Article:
American foes step into the Iraq fray
Iran and Syria, long accused of enabling the violence in Iraq, are showing new interest in finding an end to the disorder.
CAIRO — This week, Iraq has drawn decisively closer to the two countries the US alleges are the greatest threats to peace and stability in the Middle East.
Tuesday, Syria restored diplomatic ties with Iraq that were broken by Saddam Hussein in 1980 back when Iraq was fighting Iran. Also Tuesday, Iraqi President Jalal Talabani's office said he would travel to Tehran this weekend to meet with Iranian President Mahmoud Ahmadinejad to talk about restoring order to Iraq.
The US has repeatedly accused Iran and Syria of stirring up violence inside Iraq, but recently the notion of isolating them as punishment has lost favor in Washington. A growing number President Bush's advisers are urging direct dialogue with both nations. They argue that engagement could convince Syria to do more to prevent foreign fighters from entering Iraq; Iran could exert more influence on Iraq's dominant Shiite political parties (and their militias) to compromise more.
"It could make a difference, but not a critical difference,'' says Anthony Cordesman, former director of intelligence assessment to the US Secretary of Defense and now a senior fellow at the Center for Strategic and International Studies (CSIS) in Washington.
Iran has been accused of being deeply involved in training, funding, and arming the two major Shiite militias in Iraq, where Tehran has historic ties to the current Shiite political leadership. Many Iraqi Shiites spent years in Iranian exile during Mr. Hussein's decades in power in Baghdad. One militia, the Badr Brigade, was trained in Iran by the Revolutionary Guard.
"While of course it's worth talking to them, even if they complied with all our wishes, what they could do probably would not be decisive,'' says Wayne White, former head of the Middle East desk at the State Department's Bureau of Intelligence and Research.
"The situation is so bad now in Iraq," he says, "you can't expect any magic over there. And even if you could get the Iranians and Syrians to accomplish things you wanted, what would you have to cough up in return?"
Former US Secretary of State James Baker, who served under President Bush's father and is now the leader of the Iraq Study Group (ISG) advising the president on new directions for his Iraq policy, has been quietly meeting with Syrian officials in the US, according to an interview with the Syrian ambassador to the US reported by The New York Times. He also met with Iran's ambassador to the United Nations.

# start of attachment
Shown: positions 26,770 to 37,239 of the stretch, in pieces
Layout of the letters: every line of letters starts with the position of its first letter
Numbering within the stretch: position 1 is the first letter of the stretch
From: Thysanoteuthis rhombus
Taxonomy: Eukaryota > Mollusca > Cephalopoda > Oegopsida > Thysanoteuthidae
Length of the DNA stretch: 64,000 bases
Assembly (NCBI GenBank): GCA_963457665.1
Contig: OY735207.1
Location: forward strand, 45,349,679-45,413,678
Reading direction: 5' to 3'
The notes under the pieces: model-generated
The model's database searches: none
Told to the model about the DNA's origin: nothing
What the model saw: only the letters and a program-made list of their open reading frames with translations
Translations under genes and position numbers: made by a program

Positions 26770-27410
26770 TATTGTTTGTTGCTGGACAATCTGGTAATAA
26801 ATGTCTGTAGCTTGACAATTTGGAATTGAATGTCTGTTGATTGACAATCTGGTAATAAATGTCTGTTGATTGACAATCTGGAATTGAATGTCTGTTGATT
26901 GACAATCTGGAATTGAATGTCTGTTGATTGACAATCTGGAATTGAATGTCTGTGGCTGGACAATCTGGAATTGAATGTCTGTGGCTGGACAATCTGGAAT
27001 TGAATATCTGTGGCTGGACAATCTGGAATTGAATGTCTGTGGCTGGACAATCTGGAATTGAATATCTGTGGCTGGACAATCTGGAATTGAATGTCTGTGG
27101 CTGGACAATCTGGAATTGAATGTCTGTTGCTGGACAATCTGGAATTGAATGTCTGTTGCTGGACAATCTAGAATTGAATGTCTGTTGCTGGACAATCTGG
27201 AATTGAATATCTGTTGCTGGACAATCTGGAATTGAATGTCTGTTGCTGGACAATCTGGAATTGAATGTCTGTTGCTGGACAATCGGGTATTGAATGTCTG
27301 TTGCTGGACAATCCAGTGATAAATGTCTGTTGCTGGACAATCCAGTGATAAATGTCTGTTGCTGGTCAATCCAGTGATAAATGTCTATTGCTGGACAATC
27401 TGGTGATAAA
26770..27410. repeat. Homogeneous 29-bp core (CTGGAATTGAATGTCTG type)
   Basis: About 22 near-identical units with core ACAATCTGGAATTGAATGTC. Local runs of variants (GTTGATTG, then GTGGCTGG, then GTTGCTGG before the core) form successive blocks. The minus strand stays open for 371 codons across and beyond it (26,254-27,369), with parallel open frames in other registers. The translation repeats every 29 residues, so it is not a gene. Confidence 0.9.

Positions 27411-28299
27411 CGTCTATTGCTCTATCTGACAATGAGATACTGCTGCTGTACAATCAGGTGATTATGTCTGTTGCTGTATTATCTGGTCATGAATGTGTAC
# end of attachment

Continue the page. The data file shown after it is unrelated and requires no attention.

British Prime Minister Tony Blair has publicly called for more direct engagement, and members of the ISG have been quietly urging more direct ties with Iran, as well.
Outgoing US Secretary of Defense Donald Rumsfeld, a hard-liner on Syria and Iran, was ousted this month in favor of former CIA chief Robert Gates, who as a member of the ISG had also been urging direct engagement with Iran over the problems in Iraq.
Though Mr. Blair praised the Syrian visit to Iraq, saying it may see that "Syria becomes of help to Iraq in its process of progress ... rather than a hindrance," the closer ties between Iraq and Syria could quickly become a strain on the US and Iraqi relationship.
Meanwhile, Iran's meeting with the Iraqi president this weekend is seen by some analysts as evidence of its increasingly muscular role in the Middle East, where it already has established deep influence in Syria and Lebanon.
Lebanon is yet another nation where various internal and external political forces are vying for power. On Tuesday, a leading anti-Syrian Lebanese politician, Pierre Gemayel, was assassinated in Beirut. An ally of his, parliament leader Saad Hariri, immediately claimed that Syria was behind the murder.
Mr. Hariri's father, Rafik, a former prime minister, was assassinated last February, and the US and anti-Syrian Lebanese politicians have blamed Syria for that murder as well, which they allege was designed to bolster the pro-Syrian, Iran-backed Hizbullah inside the country.
Mr. Cordesman says events like the Gemayel assassination in Lebanon underscore the likelihood that neither Iran nor Syria will become very cooperative on issues that the US cares about – withdrawing support from Hizbullah in Syria's case, or abandoning its nuclear program in Iran's case – any time soon.
"What everyone needs to understand is that cooperation from Syria and Iran is likely to be very limited, particularly in the short-term,'' he says.
"Syria is certainly backing the Hizbullah in its efforts to achieve a new level of political influence in Lebanon and it has the feeling that it's less vulnerable to any kind of US action now, ... and when Iran goes out and carries out the most provocative military exercise in recent history, this may not be a symbol of compromise." He was referring to recent Iranian military exercises in the Gulf.
The State Department reacted with skepticism about Iran's intentions in Iraq, but said it was up to Iraq to decide whether to attend. "It's their call; it's their decision," deputy spokesman Tom Casey said in Washington.
• Material from the wires was used in this report.